• The types of roles you’ll be applying for
  • The industry/companies you’ll be focusing on
  • Traits and skills you’re hoping to showcase
  • A copy of your current resume

This will provide them with a better understanding of the situation, which will help prepare them for the upcoming conversations they’ll be having with your prospective employers.

#2: Ask Tactfully

You shouldn’t approach the matter with the assumption that the person will agree to be a reference for you. Remember, this is a big favor, so you need to ask as politely as possible.

In terms of phrasing, consider the following:

  • “Would you be comfortable with me including you as a professional reference?”
  • “Do you have time to serve as a professional reference for me in the coming weeks?”

Then, add a gracious ‘out’ for them at the end, such as: “I know you’re very busy and this is a big favor, so if you’re unable, I completely understand.“

#3: Confirm Their Contact Information

Even if they’re still working at the same company, you should confirm their preferred phone number and email address. Also, make sure you know their current title, as it may have changed (and you’ll be including it when you list them as a reference).

To tie the above concepts together, here’s an example of how to ask someone to be a reference via email:

Hi [Name],

I hope this email finds you well. How are things going at [Company]?

I wanted to reach out because I’m currently in the market for a new job and I’ll soon be applying for [Job Function] roles in the [Industry] space.

I know the hiring managers will be looking for a candidate who is [sought-after skills and/or traits] and I think you have a good sense of my abilities from the projects we worked on at [Company].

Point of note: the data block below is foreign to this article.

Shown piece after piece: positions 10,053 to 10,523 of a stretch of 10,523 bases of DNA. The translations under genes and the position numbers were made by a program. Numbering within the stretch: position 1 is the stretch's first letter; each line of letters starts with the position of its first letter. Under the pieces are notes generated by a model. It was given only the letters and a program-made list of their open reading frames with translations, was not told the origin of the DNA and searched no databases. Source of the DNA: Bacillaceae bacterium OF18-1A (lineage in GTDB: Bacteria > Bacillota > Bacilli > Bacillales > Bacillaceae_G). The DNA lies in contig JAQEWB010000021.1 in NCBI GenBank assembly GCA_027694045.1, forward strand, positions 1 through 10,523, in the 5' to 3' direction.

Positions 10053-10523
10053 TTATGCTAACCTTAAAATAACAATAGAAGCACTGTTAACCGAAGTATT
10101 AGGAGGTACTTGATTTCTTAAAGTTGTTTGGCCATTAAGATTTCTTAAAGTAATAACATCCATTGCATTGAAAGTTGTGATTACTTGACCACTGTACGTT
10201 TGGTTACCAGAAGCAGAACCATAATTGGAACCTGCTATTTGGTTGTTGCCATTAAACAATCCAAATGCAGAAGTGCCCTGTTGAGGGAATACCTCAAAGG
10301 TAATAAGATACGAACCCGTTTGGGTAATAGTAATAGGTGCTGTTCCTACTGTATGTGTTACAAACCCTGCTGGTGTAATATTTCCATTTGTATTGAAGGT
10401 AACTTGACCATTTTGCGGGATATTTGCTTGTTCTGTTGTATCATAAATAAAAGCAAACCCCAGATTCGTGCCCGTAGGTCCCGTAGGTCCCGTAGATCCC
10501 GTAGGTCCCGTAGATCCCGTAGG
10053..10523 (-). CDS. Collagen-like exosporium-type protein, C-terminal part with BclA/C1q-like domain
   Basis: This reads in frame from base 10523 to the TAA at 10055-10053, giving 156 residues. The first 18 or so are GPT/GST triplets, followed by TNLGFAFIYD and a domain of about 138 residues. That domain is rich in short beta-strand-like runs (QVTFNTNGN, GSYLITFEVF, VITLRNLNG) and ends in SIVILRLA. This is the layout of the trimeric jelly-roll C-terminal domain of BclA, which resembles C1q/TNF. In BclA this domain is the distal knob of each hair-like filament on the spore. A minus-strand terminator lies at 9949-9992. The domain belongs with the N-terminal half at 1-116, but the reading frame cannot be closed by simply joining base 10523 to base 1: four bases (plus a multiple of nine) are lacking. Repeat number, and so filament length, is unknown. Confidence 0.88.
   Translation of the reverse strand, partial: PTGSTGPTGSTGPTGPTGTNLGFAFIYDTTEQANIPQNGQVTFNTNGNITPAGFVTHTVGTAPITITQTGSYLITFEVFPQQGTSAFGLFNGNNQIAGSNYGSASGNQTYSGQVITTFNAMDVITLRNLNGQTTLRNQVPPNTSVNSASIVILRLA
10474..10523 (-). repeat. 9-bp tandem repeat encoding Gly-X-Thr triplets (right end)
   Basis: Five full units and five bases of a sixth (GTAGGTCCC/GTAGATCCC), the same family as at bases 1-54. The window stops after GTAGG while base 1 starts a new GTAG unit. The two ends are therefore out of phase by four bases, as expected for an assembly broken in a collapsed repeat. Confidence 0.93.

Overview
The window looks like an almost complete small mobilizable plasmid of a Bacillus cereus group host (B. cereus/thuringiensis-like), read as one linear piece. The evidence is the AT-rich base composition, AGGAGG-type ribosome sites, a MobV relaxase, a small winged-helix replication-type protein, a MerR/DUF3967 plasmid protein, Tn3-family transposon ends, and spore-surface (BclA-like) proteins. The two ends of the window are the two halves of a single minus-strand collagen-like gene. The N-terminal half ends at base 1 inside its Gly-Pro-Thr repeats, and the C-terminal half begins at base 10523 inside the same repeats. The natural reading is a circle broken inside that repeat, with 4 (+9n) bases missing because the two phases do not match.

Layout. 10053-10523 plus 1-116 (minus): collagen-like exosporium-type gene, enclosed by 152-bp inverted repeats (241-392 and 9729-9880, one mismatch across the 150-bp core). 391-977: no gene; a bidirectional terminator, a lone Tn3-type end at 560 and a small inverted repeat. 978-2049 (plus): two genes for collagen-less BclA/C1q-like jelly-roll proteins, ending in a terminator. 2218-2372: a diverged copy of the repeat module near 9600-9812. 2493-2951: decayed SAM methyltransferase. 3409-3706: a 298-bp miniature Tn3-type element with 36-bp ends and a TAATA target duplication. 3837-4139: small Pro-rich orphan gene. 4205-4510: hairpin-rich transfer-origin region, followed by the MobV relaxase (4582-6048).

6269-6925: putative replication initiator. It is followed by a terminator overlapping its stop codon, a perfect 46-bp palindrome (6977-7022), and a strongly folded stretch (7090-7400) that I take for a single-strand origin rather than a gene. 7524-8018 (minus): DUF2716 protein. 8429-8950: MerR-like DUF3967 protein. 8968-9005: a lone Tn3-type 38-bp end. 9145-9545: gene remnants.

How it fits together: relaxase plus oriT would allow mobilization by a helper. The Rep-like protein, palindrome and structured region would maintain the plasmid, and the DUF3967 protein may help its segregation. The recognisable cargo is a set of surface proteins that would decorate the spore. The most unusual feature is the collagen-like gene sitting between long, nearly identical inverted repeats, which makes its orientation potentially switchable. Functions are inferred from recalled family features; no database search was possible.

So, I was wondering if you’d be comfortable with me including you as a professional reference? And, if so, can you confirm your current title and preferred contact info?

I know you’re very busy and this is a big favor, so if you’re unable, I completely understand. Just let me know either way.

P.S. I’ve attached a copy of my resume for some additional context if needed.

Thanks in advance!

[Name]

When To Submit Your References For A New Job

Shifting the focus back to the hiring process, it’s important to know both when and how to share your references with potential employers. Should you list your references on your resume? Nope!

Instead, create a separate ‘Reference Sheet’ document that can be sent upon request. This will preserve precious resume space while also allowing you to share your references at a more appropriate time (often as one of the last steps before receiving an offer).

For a complete overview of how to structure and format your reference sheet, check out my article, How To List Your Resume References [With Formatting Examples].

And, while you’re at it, here are some other resources to help you nail every stage of the hiring process:

Finally, to learn my unconventional strategy for landing great jobs without applying online, check out my ultimate guides on Value Validation Projects and How To Get A Job Anywhere Without Applying Online!

Austin Belcak

Austin is the founder of Cultivated Culture where he helps people land jobs without connections, without traditional experience, and without applying online. His strategies have been featured in Forbes, Business Insider, & Fast Company and has helped people just like you land jobs at Google, Facebook, Amazon, Apple, Microsoft, Twitter, & more.